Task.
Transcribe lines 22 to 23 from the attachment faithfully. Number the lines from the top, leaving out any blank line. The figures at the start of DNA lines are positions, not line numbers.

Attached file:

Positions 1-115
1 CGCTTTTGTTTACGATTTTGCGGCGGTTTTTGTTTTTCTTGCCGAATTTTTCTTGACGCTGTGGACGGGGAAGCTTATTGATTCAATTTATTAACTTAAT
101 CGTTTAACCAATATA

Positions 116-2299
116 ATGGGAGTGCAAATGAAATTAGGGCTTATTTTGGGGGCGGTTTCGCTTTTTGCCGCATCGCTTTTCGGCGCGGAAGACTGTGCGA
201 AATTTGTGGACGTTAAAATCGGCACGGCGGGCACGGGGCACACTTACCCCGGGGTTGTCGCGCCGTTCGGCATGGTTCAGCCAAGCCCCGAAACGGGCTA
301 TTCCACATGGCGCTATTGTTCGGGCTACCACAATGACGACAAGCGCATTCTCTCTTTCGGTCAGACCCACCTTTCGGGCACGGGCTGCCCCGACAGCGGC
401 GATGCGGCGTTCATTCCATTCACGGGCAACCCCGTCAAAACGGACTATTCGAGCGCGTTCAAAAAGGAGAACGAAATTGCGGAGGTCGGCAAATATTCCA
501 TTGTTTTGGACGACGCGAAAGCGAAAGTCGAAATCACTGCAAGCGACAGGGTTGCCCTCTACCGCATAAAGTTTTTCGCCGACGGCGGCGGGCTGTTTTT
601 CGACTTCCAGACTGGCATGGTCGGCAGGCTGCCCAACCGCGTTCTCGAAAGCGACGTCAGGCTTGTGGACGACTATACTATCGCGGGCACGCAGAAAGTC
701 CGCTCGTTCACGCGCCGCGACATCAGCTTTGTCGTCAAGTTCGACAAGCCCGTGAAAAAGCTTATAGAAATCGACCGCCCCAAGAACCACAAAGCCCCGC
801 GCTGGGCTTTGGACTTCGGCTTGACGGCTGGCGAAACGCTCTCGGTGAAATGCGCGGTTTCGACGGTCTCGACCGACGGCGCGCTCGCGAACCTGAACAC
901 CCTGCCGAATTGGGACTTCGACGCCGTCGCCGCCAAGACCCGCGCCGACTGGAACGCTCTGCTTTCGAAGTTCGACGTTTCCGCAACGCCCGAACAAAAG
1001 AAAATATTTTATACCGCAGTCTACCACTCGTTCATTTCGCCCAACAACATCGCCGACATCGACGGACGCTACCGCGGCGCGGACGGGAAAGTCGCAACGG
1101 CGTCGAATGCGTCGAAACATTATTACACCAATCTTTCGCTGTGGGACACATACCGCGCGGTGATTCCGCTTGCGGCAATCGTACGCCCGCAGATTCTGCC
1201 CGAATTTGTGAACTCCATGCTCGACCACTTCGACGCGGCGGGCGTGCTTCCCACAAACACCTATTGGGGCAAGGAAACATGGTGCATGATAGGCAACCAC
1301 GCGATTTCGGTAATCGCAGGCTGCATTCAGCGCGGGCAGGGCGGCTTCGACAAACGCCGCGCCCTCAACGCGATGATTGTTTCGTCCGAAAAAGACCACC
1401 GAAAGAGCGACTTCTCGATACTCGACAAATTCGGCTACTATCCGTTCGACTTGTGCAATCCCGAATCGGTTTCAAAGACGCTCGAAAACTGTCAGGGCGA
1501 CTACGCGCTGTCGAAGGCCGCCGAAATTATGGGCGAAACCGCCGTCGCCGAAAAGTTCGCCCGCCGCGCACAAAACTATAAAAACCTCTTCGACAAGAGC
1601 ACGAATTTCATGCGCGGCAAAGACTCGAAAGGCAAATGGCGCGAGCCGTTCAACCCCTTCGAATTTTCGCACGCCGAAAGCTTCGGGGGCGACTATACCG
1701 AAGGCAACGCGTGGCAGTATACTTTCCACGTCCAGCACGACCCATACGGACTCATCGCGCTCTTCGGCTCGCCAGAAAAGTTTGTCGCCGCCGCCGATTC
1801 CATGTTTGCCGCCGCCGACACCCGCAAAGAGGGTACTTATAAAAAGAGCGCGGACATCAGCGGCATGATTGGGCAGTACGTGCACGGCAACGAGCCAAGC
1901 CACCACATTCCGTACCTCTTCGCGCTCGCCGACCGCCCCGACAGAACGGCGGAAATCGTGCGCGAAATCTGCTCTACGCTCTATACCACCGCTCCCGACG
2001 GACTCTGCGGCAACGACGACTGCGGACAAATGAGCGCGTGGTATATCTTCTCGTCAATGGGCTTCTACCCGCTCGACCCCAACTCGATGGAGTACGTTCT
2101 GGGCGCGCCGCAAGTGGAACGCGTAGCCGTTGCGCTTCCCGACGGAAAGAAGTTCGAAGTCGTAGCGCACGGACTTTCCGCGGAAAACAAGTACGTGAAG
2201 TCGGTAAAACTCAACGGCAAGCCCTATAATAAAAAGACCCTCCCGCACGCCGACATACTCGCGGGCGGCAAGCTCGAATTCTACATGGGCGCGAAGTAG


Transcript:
1801 CATGTTTGCCGCCGCCGACACCCGCAAAGAGGGTACTTATAAAAAGAGCGCGGACATCAGCGGCATGATTGGGCAGTACGTGCACGGCAACGAGCCAAGC
1901 CACCACATTCCGTACCTCTTCGCGCTCGCCGACCGCCCCGACAGAACGGCGGAAATCGTGCGCGAAATCTGCTCTACGCTCTATACCACCGCTCCCGACG